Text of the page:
Umm Muhammed Umar
On The Media Lens this week, Radio Islam discussed the rewriting of Tunisia’s Constitution with Ebrahim Deen. The man charged by President Kais Saied, with rewriting Tunisia’s constitution, said on Monday that he would present a draft which was stripped of any reference to Islam, claiming he wanted to prevent ‘political extremism’.
Deen said that it’s been almost a year now that Kais Saied had grabbed power. Kais Saied had expelled the parliament, and stripped the immunity of Parliamentarians. He had also consolidated control over the over the judiciary – he dismissed 60 judges a few days ago – in a bid to restructure the political system. Deen said, “Saied has become increasingly authoritarian and the greatest threat to Kais Saied is actually political Islam. Deen said that this was an attempt to undermine Nahda. He explained, “all Arab constitutions generally have it that Arabic is the language, Islamic is the religion,” but that Arab countries desiring Western support were trying to remove this.
Deen said that rewriting Tunisia’s Constitution was sad, as it was one of the most progressive in the Arab world, and had taken three years to negotiate; Kais Saied’s power grab is seeing the constitution now being drafted by just one individual. Meanwhile, the media has not linked Islam to Nahda, which, according to Deen is the biggest issue regarding the reason for removing any reference to Islam. He said, “specifically in relation to Western media, there’s no acknowledgement that this is an attempt to gain support from Western governments, or his power grab, because increasingly, many are seeing his rule as authoritarian, and a good way to change this is to try and get support.”
Staying with media coverage of this development, Deen said that Tunisia is a very secular society and we can see the culmination between leftism and authoritarianism, specifically in the region, and the media unfortunately has not necessarily picked up on this: “You appeal to secular.” Deen said that this shows how the tide has turned because of authoritarianism. He cited the example of Egypt, where, “it’s illegal to be part of the Muslim Brotherhood; in the UAE, you probably will get arrested, in Saudi Arabia as well. It shows how these authoritarians have managed to consolidate control and actually disempower, specifically, democratic political Islam.” He added that political Islam was not necessarily going to simply disappear, but would be forced to move underground, which would empower the ‘more militant aspects’. This is an indication of how politics shapes society, and how many of the political leaders don’t want overall inclusive processes.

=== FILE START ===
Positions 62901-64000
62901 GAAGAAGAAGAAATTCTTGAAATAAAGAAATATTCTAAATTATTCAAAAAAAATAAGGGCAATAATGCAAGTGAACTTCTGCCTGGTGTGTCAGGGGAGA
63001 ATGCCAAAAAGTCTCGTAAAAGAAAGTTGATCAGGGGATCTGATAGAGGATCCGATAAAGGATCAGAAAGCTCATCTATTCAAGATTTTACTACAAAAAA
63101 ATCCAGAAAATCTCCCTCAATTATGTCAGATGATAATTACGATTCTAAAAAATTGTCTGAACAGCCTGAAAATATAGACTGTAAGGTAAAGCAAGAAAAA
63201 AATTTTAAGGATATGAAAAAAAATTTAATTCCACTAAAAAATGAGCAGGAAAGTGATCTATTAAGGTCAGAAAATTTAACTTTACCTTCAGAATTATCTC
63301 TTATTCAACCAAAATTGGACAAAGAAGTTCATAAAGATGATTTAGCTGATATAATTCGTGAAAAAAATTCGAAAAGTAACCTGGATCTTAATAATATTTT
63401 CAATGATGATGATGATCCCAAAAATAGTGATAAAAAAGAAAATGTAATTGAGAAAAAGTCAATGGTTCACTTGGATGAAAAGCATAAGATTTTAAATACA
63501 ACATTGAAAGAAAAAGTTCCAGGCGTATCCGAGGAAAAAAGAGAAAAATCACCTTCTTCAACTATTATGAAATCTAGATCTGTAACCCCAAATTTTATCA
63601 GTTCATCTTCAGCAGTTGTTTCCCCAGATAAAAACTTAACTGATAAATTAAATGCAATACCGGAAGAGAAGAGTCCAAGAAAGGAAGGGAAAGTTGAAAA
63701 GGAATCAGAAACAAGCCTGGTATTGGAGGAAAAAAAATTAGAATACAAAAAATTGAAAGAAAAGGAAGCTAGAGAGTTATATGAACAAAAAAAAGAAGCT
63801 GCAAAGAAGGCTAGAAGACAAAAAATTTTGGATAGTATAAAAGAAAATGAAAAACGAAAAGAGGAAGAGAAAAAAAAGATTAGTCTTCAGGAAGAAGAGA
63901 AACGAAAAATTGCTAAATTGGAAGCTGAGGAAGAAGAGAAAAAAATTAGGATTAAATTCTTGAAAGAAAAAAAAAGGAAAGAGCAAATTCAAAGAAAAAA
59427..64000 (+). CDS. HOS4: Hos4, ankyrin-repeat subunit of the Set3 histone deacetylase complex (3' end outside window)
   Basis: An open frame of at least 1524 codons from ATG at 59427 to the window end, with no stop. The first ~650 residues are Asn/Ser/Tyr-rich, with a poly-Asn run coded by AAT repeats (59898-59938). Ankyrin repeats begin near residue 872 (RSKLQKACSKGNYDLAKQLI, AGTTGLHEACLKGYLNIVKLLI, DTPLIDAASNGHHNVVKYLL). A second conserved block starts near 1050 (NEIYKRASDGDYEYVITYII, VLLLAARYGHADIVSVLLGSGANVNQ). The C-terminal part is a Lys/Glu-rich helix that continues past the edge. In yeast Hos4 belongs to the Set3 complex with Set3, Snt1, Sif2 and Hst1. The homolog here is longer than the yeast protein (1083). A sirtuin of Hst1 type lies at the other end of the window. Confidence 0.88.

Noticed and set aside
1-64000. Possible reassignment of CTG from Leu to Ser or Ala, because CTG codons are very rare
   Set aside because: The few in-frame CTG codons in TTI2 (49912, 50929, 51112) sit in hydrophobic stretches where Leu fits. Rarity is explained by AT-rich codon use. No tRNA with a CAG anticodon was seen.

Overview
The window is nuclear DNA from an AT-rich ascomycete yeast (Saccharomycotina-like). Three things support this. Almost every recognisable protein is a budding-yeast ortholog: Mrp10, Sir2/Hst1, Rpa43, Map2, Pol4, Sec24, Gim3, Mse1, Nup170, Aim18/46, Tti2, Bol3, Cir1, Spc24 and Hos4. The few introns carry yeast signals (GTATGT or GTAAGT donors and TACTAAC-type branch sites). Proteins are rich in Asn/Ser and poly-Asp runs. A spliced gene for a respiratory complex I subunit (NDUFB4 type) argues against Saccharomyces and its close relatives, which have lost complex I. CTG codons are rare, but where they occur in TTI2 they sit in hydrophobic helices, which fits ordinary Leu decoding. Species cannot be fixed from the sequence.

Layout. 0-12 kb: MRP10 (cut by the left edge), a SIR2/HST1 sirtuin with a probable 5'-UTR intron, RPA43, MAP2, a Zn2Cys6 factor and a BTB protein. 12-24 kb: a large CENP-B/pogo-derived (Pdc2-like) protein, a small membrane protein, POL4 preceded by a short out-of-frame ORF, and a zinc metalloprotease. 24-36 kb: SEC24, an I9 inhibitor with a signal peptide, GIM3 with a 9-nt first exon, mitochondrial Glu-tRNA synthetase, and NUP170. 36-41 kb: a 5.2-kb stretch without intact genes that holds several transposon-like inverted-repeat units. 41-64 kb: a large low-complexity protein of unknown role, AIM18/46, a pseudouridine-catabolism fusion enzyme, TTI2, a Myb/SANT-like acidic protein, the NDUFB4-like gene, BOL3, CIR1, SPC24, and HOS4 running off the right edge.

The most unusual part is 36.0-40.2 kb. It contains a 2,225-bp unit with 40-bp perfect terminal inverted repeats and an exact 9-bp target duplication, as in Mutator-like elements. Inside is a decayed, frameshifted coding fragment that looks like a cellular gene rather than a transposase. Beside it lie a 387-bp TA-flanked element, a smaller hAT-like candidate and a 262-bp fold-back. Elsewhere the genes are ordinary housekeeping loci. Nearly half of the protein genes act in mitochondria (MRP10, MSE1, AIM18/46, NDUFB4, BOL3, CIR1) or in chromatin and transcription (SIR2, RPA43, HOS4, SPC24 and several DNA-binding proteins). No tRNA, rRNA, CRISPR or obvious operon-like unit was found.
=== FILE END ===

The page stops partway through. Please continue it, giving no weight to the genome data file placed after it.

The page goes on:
Deen said that while Rachid Ghannouchi, the founder of the Tunisian Ennahda movement, and one of the most prominent Islamic thinkers in Tunisia, had been very critical of the event, many of the Islamist parties had taken a different path and were very conciliatory. He said that the belief is that Islamist parties, when they had power, should have actually been a lot stronger. He further said that there has been a lack of focus on economics in the Islamist parties. Ennahda has managed to create a coalition with other political parties. But the failure for economic transformation meant that, “many just want jobs and food and are not really worried about whether it’s a political Islamist party, or whether it’s an authoritarian party.” this, essentially, was the bigger issue. Deen said that while Ghannouchi was influential, his influence was limited by the fact that he was more influential, now, outside of Tunisia, than amongst the political elite and the people on the ground.